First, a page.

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Obama critical of Bush regime's bioterror fearmonger gap

New thinking like old thinking, but more so

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Published through the National Defense University, the paper posited campaigns of terrorism in which attackers would launch rapid biological attacks on US cities, reloading as they went cross country. There was a slight difference: One kilogram of anthrax had gone from being able to kill hundreds of thousands to merely "tens of thousands," an estimate that persists to this day, but one that still makes 9/11 - a singular historical event - look like a walk in the park.

But although the casualty figure had been downgraded, terrorist organizations could still make ten to a hundred kilograms, using them portably, the paper explained. The magnitude of casualties in a single attack had decreased by an order of magnitude but the difference was made up by giving the theoretical terrorist organizations access to an order or two more of their deadly resource.

Four scenarios were presented, two of them mass casualty events with anthrax and smallpox. The reinforcing nature of the catastrophic bioterrorism story is observed in correlating the 2003 book with duplicate work presented by the Homeland Security Council around the same time. While the national planning doomsday scenarios were expanded to cover chemical, nuclear, cyber and biological attack, its bioterrorism attacks were for practical purposes, the same as Danzig's.

The alert reader may have noticed by this point that over the span of a decade, no terrorist attacks have remotely resembled bioterror planning scenarios. And no terrorist organizations have been identified with anything significant in the capabilities and resources needed to achieve them. Yet no one has sacrificed anything, career-wise, for being wrong.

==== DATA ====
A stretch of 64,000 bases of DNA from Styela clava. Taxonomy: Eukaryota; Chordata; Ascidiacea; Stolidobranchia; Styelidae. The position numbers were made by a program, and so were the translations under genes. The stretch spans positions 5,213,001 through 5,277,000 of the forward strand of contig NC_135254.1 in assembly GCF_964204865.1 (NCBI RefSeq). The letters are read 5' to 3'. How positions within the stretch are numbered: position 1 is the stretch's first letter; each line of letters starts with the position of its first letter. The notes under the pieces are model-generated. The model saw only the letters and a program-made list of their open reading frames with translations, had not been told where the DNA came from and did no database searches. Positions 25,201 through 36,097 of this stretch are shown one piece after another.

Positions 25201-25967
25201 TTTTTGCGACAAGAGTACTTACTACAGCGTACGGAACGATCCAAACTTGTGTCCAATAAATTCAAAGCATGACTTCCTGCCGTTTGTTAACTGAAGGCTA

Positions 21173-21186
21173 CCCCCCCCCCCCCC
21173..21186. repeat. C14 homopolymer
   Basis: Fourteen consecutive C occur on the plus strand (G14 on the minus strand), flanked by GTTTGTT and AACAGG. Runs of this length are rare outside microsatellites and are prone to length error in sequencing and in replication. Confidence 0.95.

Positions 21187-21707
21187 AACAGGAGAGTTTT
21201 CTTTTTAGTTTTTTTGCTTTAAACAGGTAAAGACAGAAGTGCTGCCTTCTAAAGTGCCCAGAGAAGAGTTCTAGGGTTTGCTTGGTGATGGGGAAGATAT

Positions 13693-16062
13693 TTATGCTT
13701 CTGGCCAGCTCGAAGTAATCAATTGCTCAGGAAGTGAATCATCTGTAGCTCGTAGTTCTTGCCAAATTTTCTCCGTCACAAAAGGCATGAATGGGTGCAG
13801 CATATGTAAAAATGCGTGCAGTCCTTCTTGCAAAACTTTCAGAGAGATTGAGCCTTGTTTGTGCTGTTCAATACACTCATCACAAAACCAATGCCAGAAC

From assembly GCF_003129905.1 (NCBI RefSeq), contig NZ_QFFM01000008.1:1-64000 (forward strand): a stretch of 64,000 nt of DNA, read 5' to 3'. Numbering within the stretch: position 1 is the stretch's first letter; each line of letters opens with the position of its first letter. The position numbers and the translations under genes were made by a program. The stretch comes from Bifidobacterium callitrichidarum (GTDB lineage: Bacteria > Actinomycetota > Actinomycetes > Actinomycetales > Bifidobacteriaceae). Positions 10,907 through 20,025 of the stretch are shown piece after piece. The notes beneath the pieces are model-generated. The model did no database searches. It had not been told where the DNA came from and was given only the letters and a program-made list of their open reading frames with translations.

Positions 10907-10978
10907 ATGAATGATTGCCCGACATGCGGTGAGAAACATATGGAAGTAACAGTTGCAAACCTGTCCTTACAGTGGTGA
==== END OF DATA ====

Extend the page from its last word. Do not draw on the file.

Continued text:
This illustrates a couple of regular features which are now constant within the US security apparatus. First, and most obvious, is the utility of making shit up, specifically to fit preconceived notions on the nature of the enemy and the ease with which it can do bad things.

Biodefense jobs for decent fearmongers

Second, there is no critical brake on the process. If there's a threat, it's a catastrophic one. And all the "experts" consulted for their opinions agree. (For example, did you know Scooter Libby was consulted for his expertise? It's true. While he wasn't yet a convicted felon in the Valerie Plame affair, if you look close he's in the list of consultants interviewed for Danzig's book. The office of the vice-president was apparently considered a reliable source of information on capacities for bioterrorism.)

A third observation is that the list of people who are thought to be serious and smart enough to inform American policy on the face of terror isn't real big. Relatively speaking, its a few hundred regulars, this in a very large country with no shortage of highly specialized academicians. One can view it as a cast of career local yokels, specific to Washington or very familiar with its halls, all on the same page. And once they've come to their conclusions, everyone else follows.

Investing in more bioterror defense "will create new jobs" said Obama. That's certainly always been true, although not precisely in the way intended and not in any trickle-down way in which Joe Sixpack in Peoria will be sought to work at BioDefenseUSA Corp. Before the speech was over, the country was rallied to the Cold War-like cause of triumph over cyber, nuclear and bioterror - the faces of technological evil - with the "brightest scientists, engineers and computer programmers."

"We must never let down our guard, nor suffer another failure of imagination." Indeed. ®

George Smith is a senior fellow at GlobalSecurity.org, a defense affairs think tank and public information group. At Dick Destiny, he blogs his way through chemical, biological, and nuclear terror hysteria, often by way of the contents of neighbourhood hardware stores.

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